Old Testament Significance
The Mikvah was a prominent aspect of Jewish culture before the birth and lifetime of Jesus. Especially so for those who were often ‘impure’ simply by living their day-to-day lives. Women are an example of this because, as they were impure during childbirth and menstruation, which makes up for a significant portion of their lifetimes, they were also tasked with dressing the dead, so Mikvah was especially important for them.
Purity and cleanliness has always been especially important for Jewish people throughout history, and immersing oneself in the Mikvah had ritualistic importance; you had to know what you wished to gain and achieve repentance through this.
In the Old Testament, the Mikvah is mentioned twelve times in total. “In ancient days, it was used by priests before entering the Holy of Holies” which shows how important is was to the Jewish community in the days of the Old Testament. The rules underlines in the Mikva’ot are essential in allowing a person to be pure enough to be considered worthy to stand in the presence of God. The regulations were in place to make sure that the upkeep of the human form and thus, what was thought to be the “divine image of God,” was maintained. Full immersion in the Mikvah was required in the Torah/Old Testament.
“The Jewish Mikvah was a precursor to Christian baptism, a symbol of renewal and hope.” The idea of baptism in this was had different connotations in the old testament, than in the New Testament. While, in the latter, the link between the Mikvah and baptism becomes clearer, in the Old Testament, the rules stated in the Mikva’ot have little to do with conversion or the adoption of the Christian faith. While there are rules about baptism in the Jewish faith, their relation to the Christian rules are widely disputed.
The Mikva’ot, in ancient times, was often difficult to fully observe due to issues such as a lack of “valid” or “pure” water, and so loopholes were sought out to counteract this. “Since, however, Mikva’ot are usually constructed in urban and other settlements where such supplies are not freely available, the technological and halakhic solution of the valid Mikvah depends essentially upon constructing a Mikvah with valid water and replenishing it with invalid water, taking advantage of the fact that the addition of this water to an originally valid one does not invalidate it.” The rules were taken seriously enough that solutions to problems such as these were diligently sought, but also necessary enough in the community that the need for the Mikva’ot to exist in general was more important than the quality of it. While being impure in Old Testament times was common and accepted in wider society, it was also important that purity was sought for different occasions, such as temple visitations, weddings and Yom Kippur. A way of purifying and cleansing oneself was important in Old Testament times for this very reason and a way of doing so was needed.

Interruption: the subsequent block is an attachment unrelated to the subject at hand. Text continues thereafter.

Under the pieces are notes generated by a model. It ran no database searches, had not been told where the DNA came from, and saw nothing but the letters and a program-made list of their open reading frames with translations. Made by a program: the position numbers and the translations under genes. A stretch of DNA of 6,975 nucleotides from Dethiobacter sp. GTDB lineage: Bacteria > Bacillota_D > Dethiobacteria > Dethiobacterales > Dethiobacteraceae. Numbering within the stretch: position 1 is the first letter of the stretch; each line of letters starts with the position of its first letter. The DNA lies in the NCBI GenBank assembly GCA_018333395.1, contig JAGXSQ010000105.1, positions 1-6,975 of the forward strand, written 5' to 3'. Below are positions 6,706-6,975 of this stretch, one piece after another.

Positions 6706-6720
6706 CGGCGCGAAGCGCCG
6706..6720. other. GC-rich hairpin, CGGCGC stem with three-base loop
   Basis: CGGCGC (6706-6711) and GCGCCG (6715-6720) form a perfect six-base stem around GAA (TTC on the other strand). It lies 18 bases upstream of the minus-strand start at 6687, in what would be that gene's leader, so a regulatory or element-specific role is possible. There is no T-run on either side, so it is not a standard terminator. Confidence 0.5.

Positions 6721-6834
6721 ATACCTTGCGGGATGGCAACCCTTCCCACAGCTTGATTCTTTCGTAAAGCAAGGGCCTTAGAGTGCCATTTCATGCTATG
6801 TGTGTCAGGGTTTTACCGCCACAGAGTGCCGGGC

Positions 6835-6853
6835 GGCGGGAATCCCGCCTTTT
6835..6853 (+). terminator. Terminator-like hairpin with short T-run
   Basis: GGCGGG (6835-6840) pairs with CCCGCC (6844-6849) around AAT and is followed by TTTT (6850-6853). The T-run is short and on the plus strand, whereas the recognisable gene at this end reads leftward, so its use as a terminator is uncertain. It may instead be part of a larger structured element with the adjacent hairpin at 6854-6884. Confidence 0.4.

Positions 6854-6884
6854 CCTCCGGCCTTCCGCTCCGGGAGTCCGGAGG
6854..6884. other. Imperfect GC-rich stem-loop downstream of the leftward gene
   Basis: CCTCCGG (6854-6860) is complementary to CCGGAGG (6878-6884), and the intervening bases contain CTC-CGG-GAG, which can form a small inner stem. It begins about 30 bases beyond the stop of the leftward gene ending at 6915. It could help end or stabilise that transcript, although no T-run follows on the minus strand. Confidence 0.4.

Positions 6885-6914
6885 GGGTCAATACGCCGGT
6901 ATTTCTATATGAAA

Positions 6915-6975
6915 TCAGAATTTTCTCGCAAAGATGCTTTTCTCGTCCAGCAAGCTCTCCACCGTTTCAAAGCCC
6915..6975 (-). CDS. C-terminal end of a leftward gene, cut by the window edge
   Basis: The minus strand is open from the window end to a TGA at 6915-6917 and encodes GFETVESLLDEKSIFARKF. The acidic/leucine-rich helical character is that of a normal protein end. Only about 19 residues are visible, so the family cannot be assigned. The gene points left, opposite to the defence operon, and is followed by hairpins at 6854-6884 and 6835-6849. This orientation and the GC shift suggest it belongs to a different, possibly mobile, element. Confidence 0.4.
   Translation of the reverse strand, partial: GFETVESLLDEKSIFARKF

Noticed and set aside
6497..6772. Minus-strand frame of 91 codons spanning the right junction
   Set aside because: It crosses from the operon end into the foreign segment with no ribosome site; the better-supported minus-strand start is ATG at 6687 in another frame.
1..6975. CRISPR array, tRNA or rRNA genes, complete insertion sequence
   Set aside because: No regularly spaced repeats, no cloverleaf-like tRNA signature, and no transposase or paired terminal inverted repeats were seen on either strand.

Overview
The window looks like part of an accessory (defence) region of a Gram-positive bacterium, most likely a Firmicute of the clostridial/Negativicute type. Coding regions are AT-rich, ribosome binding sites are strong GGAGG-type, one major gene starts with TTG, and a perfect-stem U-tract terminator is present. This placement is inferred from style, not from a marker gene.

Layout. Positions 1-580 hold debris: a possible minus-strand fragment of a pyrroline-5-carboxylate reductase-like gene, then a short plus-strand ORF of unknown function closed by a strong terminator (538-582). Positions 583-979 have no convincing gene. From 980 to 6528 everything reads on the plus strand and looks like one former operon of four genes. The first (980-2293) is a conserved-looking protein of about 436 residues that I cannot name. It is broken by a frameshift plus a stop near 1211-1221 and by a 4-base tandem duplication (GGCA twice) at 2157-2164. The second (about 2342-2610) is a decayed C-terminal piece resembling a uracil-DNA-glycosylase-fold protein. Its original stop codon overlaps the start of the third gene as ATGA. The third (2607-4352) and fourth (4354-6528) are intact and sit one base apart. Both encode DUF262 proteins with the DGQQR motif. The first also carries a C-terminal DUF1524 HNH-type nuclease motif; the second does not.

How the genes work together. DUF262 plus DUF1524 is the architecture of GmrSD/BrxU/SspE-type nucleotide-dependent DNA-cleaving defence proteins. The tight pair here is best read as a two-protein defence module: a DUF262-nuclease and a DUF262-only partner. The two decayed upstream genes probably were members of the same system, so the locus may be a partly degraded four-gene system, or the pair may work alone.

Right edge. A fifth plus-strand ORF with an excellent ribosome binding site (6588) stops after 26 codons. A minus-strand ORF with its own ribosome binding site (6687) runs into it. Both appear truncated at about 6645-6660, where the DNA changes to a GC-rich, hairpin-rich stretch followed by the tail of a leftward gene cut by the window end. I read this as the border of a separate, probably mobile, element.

In Leviticus, much of the book is concerned with cleanliness and bathing and washing to become clean, specifically verse five (concerning bodily discharges). As impurity can be spread second hand (i.e. touching something that an impure person has touched), the need for Mikva’ot is definitely prevalent. The amount of ritualistic washing was great and as such, the levels and restrictions in the Mikva’ot were important in making sure everyone knew when they were clean or unclean. The laws of purity were set out in Leviticus and the Mikva’ot made sure that people were kept pure.
As such, the significance of the Mikva’ot in the Old Testament is great. It set the foundations of purity of which Christian practices were formed and impacted greatly on the life of Jesus as a Jew living by the rules of Leviticus. The Mikvah played an important part in the lives of the Jewish people and is reflected in the Old Testament, with implications of impure acts, and thus, the necessity of bathing. The relationship between the people and God at this time was authoritative and the need to uphold and maintain the rules for being in his presence was well established in the Old Testament mind-set. While this largely evaporated in the newly Christian community post-redemption, it was still very important and significant at this time.
Keri Wyatt Kent (2011), Deeper Into the Word: Old Testament: Reflections on 100 Words from the Old Testament (Baker Books)
‘Jewish Practices & Rituals: Mikvah’ in Jewish Virtual Library [accessed: 30/03/14] www.jewishvirtuallibrary.org/jsource/Judaism/mikveh.html#3
The Bible with Apocrypha NRSV, Anglicized, (Oxford University Press)